Location: Floor Three, Susan and John Hess Family Theater
This roundtable discussion explores the early street photography and charged domestic imagery of Alice Austen (1866–1952). The panel focuses on themes of the New Woman, professional versus amateur photography, gender roles, same-sex relationships, immigration, and New York City history.
Speakers include Lillian Faderman (Lesbian and LGBT historian, and author of The Gay Revolution), Sarah Kate Gillespie (Curator of American Art at the Georgia Museum of Art, University of Georgia), Richard Meyer (Robert and Ruth Halperin Professor in Art History, Stanford University), Lara Vapnek (Associate Professor of History, St. John’s University), and Laura Wexler (Professor of American Studies, Professor of Women’s, Gender, and Sexuality Studies, Yale University).
This event is presented in celebration of Women’s History Month and Alice Austen’s 150th birthday.
Tickets are required ($8 adults; $6 members, students, and seniors). Please note: This event has reached ticketing capacity. A limited number of standby tickets may be available at the admissions desk on a first-come, first-served basis. The standby line will open one hour prior to the program’s start time.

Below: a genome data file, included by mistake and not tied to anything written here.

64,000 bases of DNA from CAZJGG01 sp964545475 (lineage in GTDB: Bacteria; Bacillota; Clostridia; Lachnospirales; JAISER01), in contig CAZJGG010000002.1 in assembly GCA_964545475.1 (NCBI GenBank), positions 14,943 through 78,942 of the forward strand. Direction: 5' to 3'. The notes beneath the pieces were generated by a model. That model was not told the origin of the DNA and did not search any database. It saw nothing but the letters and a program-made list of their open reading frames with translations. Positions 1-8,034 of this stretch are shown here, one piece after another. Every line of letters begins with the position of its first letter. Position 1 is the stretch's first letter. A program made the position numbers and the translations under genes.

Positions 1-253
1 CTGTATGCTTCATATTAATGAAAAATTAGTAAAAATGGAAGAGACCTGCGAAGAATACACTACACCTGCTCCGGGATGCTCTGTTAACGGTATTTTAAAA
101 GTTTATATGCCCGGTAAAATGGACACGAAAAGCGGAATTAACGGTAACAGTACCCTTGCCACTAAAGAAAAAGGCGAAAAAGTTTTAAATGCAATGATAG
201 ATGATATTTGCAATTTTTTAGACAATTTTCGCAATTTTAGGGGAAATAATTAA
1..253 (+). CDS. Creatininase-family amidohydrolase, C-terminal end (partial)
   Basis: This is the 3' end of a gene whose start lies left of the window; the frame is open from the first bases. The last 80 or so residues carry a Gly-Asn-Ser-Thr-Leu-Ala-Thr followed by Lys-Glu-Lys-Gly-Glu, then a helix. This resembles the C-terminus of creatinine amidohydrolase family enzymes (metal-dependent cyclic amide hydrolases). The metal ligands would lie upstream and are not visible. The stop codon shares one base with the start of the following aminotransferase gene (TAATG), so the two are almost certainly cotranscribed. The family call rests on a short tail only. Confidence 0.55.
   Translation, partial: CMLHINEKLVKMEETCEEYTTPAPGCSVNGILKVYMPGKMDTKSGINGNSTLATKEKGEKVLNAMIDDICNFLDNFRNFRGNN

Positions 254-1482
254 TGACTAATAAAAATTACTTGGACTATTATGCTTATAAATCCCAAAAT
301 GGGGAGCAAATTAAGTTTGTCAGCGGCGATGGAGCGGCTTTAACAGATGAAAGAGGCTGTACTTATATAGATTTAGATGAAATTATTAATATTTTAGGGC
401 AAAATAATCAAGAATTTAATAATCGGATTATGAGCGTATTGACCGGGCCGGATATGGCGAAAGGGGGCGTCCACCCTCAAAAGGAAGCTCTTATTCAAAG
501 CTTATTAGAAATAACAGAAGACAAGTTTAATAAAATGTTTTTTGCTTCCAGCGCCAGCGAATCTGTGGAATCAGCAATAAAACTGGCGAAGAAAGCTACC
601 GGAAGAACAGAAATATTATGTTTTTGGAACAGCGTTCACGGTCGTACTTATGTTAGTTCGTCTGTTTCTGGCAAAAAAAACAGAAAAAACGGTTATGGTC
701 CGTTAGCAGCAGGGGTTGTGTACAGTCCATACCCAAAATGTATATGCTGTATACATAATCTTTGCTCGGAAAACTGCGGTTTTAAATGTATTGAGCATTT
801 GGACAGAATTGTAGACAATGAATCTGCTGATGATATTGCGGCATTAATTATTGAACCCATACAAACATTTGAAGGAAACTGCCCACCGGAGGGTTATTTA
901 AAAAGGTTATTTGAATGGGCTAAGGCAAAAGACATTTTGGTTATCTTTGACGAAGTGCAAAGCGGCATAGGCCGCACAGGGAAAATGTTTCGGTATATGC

The Alice Austen House keeps the daring spirit of the early American photographer alive by presenting changing exhibitions of Alice Austen’s pioneering photographs alongside works by contemporary photographers, and providing art education and a range of cultural programs. Austen and her partner Gertrude Tate spent nearly thirty years together in the Austen family’s home, a one-room Dutch farmhouse from c. 1690 with later Victorian additions. The Alice Austen House stands in a waterfront park on the shore of Staten Island with sweeping views of Lower Manhattan and Brooklyn.
Through a partnership with The Alice Austen House, this program has been made possible by the National Endowment for the Humanities: Celebrating 50 Years of Excellence. Additional support provided by Con Edison and, in part, by public funds from the New York City Department of Cultural Affairs in partnership with the City Council.